It wasn’t quite the Christmas present we would have chosen. But it has impacted our family in a way we could never have expected.
A few months ago, we were enjoying Christmas Eve service, sitting at the front of my parents’ small colonial-style church in rural Virginia where we were visiting for the holiday. My then-10 year old son was cuddled up next to me for most of the service; then we stood for the last hymn.
I felt an odd movement and gasped in shock. His face was contorted in a terrible, rigid, gaping expression, and his whole body was beginning to shake where he stood. I cried out, “He’s having a seizure!” and the church came undone. Medical personnel (including my mom) rushed toward us as we grabbed him before he hit the ground and laid him across the lap of my husband, Jeff, so he would not hurt himself on the hard wooden pew.
He wasn’t breathing. For nearly two minutes he shook so violently it rocked Jeff and the pew. There was nothing we could do. We were all terrified, and his 13-year-old sister was panicked. My parents’ traditional little church might have heard a few louder-than-usual prayers as Jeff and I desperately cried out to God for our son.
Eventually the shaking stopped and he slumped in Jeff’s arms. He was unaware, his head lolling, staring, his face very white, unable to speak, and mentally “not there.” That was just as scary as the shaking.
We managed to get him to a local volunteer ambulance, which sped along the dark country roads at 85 miles per hour, with Jeff and my mom riding in the back with him—and with me trying to follow as closely as I could in our minivan. Praying there would be no deer on the roads.
And the whole 30-minute journey to the hospital, we were in the dark. More than just physically. The nearest town with a hospital was also the nearest town with a cell phone tower, so I couldn’t call Jeff to find out what was going on. All we could see, through the window in the back of the ambulance, was my mom and the other medic working feverishly around the small form strapped to the gurney.
Beside me in the minivan, through her tears, my daughter prayed out loud for much of the rocketing, tense journey—and this is a girl who will certainly pray, but is usually much more reserved with her words.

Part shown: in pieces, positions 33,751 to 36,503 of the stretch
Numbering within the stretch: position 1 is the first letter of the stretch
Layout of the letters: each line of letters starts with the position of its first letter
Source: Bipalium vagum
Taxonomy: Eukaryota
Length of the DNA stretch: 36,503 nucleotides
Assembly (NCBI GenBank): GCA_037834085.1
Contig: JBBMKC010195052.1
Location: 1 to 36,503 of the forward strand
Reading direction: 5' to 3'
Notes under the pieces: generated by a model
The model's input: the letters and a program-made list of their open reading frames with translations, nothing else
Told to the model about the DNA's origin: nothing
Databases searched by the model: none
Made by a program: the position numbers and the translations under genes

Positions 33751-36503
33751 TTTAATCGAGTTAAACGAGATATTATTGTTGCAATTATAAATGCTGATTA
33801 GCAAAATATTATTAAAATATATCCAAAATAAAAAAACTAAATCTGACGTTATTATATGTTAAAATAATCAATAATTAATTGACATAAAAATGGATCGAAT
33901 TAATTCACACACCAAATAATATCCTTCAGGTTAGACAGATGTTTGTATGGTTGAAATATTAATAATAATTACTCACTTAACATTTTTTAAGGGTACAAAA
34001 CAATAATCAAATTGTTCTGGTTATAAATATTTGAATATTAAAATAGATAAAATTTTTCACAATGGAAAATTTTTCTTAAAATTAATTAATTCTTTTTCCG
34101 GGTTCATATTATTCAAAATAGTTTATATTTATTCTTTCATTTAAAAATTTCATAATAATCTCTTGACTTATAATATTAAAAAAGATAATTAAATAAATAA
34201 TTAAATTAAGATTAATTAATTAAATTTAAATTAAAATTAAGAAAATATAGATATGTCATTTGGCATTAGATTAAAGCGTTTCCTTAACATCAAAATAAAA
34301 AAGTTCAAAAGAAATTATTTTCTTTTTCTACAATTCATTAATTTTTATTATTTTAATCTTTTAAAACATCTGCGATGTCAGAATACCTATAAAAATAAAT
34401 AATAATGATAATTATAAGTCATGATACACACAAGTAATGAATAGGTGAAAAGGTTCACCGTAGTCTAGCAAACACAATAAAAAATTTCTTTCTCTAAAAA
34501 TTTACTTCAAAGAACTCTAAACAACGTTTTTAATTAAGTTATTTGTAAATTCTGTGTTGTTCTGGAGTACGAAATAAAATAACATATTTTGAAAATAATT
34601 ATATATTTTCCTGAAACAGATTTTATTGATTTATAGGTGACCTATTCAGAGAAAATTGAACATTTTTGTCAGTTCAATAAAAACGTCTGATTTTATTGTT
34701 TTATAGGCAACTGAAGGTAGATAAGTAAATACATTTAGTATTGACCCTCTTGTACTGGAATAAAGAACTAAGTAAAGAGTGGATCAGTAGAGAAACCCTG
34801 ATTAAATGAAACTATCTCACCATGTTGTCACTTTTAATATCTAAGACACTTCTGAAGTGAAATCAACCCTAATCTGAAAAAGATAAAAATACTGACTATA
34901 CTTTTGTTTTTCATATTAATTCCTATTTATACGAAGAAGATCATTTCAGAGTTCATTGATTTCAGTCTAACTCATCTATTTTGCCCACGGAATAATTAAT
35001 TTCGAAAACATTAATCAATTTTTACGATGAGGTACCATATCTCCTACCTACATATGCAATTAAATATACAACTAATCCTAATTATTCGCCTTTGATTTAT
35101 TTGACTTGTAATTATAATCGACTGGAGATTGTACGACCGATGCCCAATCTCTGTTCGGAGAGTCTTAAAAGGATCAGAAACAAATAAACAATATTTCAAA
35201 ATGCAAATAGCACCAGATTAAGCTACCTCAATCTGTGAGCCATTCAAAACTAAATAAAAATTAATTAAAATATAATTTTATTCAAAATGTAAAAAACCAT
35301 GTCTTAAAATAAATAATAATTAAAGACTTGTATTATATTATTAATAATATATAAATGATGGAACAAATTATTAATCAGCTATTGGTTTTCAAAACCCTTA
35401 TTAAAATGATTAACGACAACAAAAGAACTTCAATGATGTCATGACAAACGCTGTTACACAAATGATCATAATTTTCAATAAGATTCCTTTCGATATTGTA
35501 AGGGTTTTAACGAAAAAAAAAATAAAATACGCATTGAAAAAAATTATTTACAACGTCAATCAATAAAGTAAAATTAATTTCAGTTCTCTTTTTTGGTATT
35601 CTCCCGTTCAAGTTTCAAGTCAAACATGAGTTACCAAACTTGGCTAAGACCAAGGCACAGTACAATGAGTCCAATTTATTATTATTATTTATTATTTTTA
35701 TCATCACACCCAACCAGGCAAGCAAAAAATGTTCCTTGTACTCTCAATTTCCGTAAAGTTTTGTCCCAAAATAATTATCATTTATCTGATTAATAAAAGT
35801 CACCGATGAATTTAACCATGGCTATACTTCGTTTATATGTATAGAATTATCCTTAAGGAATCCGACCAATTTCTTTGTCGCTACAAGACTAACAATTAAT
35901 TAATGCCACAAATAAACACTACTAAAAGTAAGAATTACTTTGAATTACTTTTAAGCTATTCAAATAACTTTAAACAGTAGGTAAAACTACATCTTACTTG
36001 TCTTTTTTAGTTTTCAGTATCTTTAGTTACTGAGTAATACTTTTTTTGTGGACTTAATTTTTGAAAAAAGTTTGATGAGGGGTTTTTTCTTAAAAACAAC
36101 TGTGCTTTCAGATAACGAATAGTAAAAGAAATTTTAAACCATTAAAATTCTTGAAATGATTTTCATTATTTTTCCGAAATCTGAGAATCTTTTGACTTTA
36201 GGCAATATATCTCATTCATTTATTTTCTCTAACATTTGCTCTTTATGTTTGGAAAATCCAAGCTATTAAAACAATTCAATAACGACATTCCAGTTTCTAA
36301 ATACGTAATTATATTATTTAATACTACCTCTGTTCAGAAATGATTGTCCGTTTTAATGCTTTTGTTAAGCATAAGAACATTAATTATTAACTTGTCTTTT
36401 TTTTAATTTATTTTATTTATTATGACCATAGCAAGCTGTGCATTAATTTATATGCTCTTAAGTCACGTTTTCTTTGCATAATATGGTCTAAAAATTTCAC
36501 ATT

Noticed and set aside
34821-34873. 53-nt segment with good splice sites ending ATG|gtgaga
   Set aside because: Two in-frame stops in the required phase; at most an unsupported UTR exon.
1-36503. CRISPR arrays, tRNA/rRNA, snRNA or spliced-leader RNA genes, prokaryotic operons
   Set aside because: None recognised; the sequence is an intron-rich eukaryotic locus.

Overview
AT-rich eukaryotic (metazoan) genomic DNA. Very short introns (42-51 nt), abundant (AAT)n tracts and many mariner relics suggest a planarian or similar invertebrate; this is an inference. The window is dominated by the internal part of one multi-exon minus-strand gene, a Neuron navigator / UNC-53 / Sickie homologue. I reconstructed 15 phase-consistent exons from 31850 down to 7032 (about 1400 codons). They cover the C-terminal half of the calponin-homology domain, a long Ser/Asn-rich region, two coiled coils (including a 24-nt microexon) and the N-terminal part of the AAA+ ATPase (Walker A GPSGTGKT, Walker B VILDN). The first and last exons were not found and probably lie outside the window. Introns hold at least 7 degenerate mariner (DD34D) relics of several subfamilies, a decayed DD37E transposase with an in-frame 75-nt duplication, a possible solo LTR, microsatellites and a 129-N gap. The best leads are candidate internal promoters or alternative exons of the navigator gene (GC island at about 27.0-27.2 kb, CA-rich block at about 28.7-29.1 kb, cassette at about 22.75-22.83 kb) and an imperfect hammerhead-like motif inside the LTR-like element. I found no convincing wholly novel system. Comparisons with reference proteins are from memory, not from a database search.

This is also a girl who, until 5:52 p.m. that Christmas Eve night, had been getting more and more annoyed with her little brother over the years. Exasperated sighs had been the norm. Bickering and frustrated outbursts were common. In fact, although our son certainly wasn’t blameless (he knew how to push her buttons!) our daughter’s lack of grace with his immaturity had been worrying us for years. Nothing we said or did—no incentives, no corrections, not even prayer—was making a dent in her heart toward him.
In fact, a few years earlier when we had explained baptism to her—that going down into the water and coming back up represented burying the old self and living as a new person who followed Jesus from then on—she looked at us for a minute, with almost an appalled awareness coming over her face. She blurted out, “But that would mean I would have to be nice to my little brother!”
Yes, she understood the cost of following Christ.
And she hadn’t been living it.
But suddenly, this Christmas Eve, she saw that she could lose her little brother. And it changed everything. As my fairly reserved daughter cried and prayed aloud next to me, I saw her love for him as clearly as if she had shouted it. Weeping, she also confessed that she had been frustrated with him for “crowding her space” during the service and had elbowed him several times—including when the seizure started, since she initially thought it was just another attempt to annoy her.
“Did I cause this?” she sobbed. I reassured her that no, of course she didn’t, but it didn’t make a difference to her tears. She wasn’t just scared for her brother, she was convicted of her hard heart toward him. Her repentance was deep and real.
And so was our relief when we arrived at the hospital and learned he would be okay; he was weak but back to himself mentally.
A week or two later, after multiple neurologist appointments and an EEG, we got the official diagnosis of epilepsy. Since then we’ve entered a new world of anti-seizure meds, worries over side effects, the impact on his ability to study and concentrate in school, and having to carry around an emergency suppository syringe everywhere we go. (I haven’t had the heart to tell him what “suppository” means yet…)
I know this is nowhere close to what many families with special needs children have to deal with. But it has been a new world for us. And yet, I see how God has used it.
I watch my daughter regularly hug her brother—not done since she was 6 or 7 years old. I watch her tenderness with him and her patience with his foibles. I see her irritation with him rise up—and then her conviction return. Her awareness of what she could have lost—of what we could have lost—and her gratitude that her brother is still here. I see her love for him.
I would never have chosen this path as the answer to our prayers for her heart. But it is truly a great example of what was meant for evil, being used for good. We are praying every day for God to heal our son. But we are grateful He has healed our daughter’s heart.